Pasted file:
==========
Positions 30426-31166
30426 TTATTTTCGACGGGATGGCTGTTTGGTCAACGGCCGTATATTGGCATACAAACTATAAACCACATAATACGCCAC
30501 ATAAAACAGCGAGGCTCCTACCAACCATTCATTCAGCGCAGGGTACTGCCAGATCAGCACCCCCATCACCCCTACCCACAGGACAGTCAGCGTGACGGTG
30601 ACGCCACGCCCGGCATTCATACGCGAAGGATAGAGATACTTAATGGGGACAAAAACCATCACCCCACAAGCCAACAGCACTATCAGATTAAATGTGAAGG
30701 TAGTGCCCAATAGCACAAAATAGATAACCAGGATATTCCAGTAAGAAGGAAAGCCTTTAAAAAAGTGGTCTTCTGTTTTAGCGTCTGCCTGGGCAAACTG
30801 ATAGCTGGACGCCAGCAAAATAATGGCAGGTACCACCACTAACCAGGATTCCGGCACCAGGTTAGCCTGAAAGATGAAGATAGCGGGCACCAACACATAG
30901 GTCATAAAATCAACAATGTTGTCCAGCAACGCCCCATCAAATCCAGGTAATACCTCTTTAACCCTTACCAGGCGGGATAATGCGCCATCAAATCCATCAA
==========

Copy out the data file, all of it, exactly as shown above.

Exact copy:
Positions 30426-31166
30426 TTATTTTCGACGGGATGGCTGTTTGGTCAACGGCCGTATATTGGCATACAAACTATAAACCACATAATACGCCAC
30501 ATAAAACAGCGAGGCTCCTACCAACCATTCATTCAGCGCAGGGTACTGCCAGATCAGCACCCCCATCACCCCTACCCACAGGACAGTCAGCGTGACGGTG
30601 ACGCCACGCCCGGCATTCATACGCGAAGGATAGAGATACTTAATGGGGACAAAAACCATCACCCCACAAGCCAACAGCACTATCAGATTAAATGTGAAGG
30701 TAGTGCCCAATAGCACAAAATAGATAACCAGGATATTCCAGTAAGAAGGAAAGCCTTTAAAAAAGTGGTCTTCTGTTTTAGCGTCTGCCTGGGCAAACTG
30801 ATAGCTGGACGCCAGCAAAATAATGGCAGGTACCACCACTAACCAGGATTCCGGCACCAGGTTAGCCTGAAAGATGAAGATAGCGGGCACCAACACATAG
30901 GTCATAAAATCAACAATGTTGTCCAGCAACGCCCCATCAAATCCAGGTAATACCTCTTTAACCCTTACCAGGCGGGATAATGCGCCATCAAATCCATCAA